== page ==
Three things happen when a user visits a website or web page:
- They ask themselves if they’re in the right place.
- They ask themselves how they feel about the site.
- Then they figure out what to do next.
Visitors first need to see the company as trustworthy to have the confidence to transact with the website. The website must be able to convey trustworthiness by having a clean, professional design that is consistent with the brand.
On the Car.com mobile landing pages, the logo and tagline in the header of the proposed versions were enlarged to make them more obvious and improve legibility for users.
Landing page relevance directly influences how users feel about a page and their decision to stay or hit the back button. A highly relevant landing page aligns with user intent, making users feel comfortable about the page which contributes to trust. This means a conversion-optimized landing page must not only have a strong headline that is relevant to the keyword and ad used to get visitors to click, but also have great usability and user experience.
In Car.com’s case, it wasn’t enough for mobile visitors to be taken to separate mobile landing pages based on the search terms used. Alignment with user intent and visitor experience on the “Brand” landing page was improved by using images of existing car models as opposed to the dropdown which some visitors may not see or find difficult to tap on mobile devices.
Similarly, the image of a single car on the “Model” landing page was replaced with one that showed the same car in different color variations to let visitors know that they have several options.
The landing page’s value proposition tells visitors the value of the offer. It lets them know what’s in it for them. A conversion-optimized landing page must have a strong value proposition to persuade visitors that taking the desired conversion action is worth their while.
Car.com’s optimized versions for the “Brand” and “Model” landing pages were designed with this in mind.
First, the ad-like header containing the “Huge November Closeout” message at the top was removed where it was likely to be ignored by visitors. Instead, it was incorporated into the headline to be more obvious. The new headline was also made more compelling for visitors searching for huge discounts on cars since it expressed time-sensitivity to the offer.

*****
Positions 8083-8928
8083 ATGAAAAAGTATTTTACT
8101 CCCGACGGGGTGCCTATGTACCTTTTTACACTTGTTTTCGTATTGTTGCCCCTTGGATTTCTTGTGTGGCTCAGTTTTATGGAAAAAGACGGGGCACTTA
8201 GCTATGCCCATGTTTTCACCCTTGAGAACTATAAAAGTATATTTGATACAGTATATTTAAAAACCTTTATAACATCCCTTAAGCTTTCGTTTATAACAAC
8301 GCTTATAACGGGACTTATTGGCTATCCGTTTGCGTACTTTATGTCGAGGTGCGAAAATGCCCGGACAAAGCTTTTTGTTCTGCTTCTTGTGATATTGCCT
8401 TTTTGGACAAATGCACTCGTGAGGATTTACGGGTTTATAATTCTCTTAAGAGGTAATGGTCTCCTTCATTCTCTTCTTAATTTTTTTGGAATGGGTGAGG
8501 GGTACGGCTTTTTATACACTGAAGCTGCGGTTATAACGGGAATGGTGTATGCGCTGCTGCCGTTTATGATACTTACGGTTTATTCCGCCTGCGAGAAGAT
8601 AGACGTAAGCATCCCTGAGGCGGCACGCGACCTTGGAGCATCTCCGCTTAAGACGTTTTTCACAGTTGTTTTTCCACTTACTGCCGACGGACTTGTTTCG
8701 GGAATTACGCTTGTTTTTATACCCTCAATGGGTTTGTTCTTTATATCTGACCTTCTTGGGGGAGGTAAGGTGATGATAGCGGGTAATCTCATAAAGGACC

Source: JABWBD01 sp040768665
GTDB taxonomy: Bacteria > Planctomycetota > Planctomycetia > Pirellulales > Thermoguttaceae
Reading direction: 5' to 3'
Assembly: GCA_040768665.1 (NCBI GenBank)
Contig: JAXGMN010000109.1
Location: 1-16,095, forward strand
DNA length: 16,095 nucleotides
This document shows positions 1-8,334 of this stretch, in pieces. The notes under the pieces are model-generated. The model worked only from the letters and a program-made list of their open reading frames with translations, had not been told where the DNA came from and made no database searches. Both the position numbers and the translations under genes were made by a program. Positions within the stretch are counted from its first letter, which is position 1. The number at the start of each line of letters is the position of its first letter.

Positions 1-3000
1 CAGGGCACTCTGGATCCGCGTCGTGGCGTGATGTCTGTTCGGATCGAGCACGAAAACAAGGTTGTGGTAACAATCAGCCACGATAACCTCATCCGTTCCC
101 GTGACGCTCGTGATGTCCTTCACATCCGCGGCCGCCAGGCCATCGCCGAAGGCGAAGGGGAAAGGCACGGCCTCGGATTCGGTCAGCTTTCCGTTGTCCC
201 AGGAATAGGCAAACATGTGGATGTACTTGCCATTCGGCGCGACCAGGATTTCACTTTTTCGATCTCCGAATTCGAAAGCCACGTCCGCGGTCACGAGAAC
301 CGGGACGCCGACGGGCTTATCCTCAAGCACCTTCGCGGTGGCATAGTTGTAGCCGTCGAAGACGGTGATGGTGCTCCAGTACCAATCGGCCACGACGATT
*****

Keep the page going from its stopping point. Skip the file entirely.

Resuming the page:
Mobile landing pages need to be free from clutter. It is not ideal for unnecessary elements to take up the already limited real estate of mobile screens. The same goes for design or interaction elements that distract mobile users from completing their tasks on the page.
In Car.com’s case, the dropdown navigation boxes were removed on both the “Brand” and “Model” landing pages, as these could confuse visitors. On the “Model” landing page, the dropdown was unnecessary, given that visitors landed on the page from a specific search term.
After the visitor enters a zip code, they are taken to a dealer selection page as shown below:
Having a consistent look, branding, and messaging is crucial to building visitor confidence. To achieve consistency, landing pages should look uniform and maintain the information scent throughout the funnel.
To achieve a consistent experience for the Car.com mobile PPC funnel, uniformity in the design elements, images, and messages throughout the process was implemented.
For instance, the same image of the visitor’s preferred car model is used from the “Model” landing page up to the contact information form to create a continuity of experience. Also, the headline on the dealer selection page continues to focus on the visitor’s goal.
A landing page should be simple and easy to navigate and understand so that visitor decision-making is a no-brainer. It should support visitors in accomplishing their goals. It should be free from usability and user experience issues that frustrate visitors and cause them to bail out.
Ease of use is very important on mobile landing pages where tiny screens tend to amplify the effort required to do certain tasks. The optimized versions of the Car.com landing pages were designed to be effortless for visitors.
On the new “dealer selection” page, for instance, the “Select All Dealers” option is emphasized for mobile users who are not sure which dealership they want. If search results return a single dealer based on the visitor’s zip code, then that dealer is preselected as an option which removes the extraneous click required from the visitor.
Similarly, the “I consent” button is emphasized on the “optional marketing consent” popup which makes the primary option more obvious to mobile visitors which will be shown in Step 4.
Visitors must select their preferred dealer/s and then click on the red call-to-action button, after which they see the contact information form below:
Clarity allays online users’ fears and lends transparency to the landing page. This is achieved with a clear information architecture and visual hierarchy, good copywriting, and having a clear call-to-action on the page.
The Car.com mobile landing pages were designed with a clear headline that explains the purpose of the page, for clarity. On the contact information form, the title states “Last Step” to give visitors a sense of progress and let them know that they’re very close to their goal.
The text on the call-to-action buttons from the “Model” landing page were also changed to match what the visitor wants to accomplish on the page (e.g. “Get Started” vs. “Find Local Dealers”) which was shown on the “Model” landing page at the beginning.
Car.com’s conversion goal is achieved if the visitor completes and submits the form by clicking on the red call-to-action button.
A “thank you” popup with an optional marketing consent appears after the successful submission of the visitor’s contact information (see below):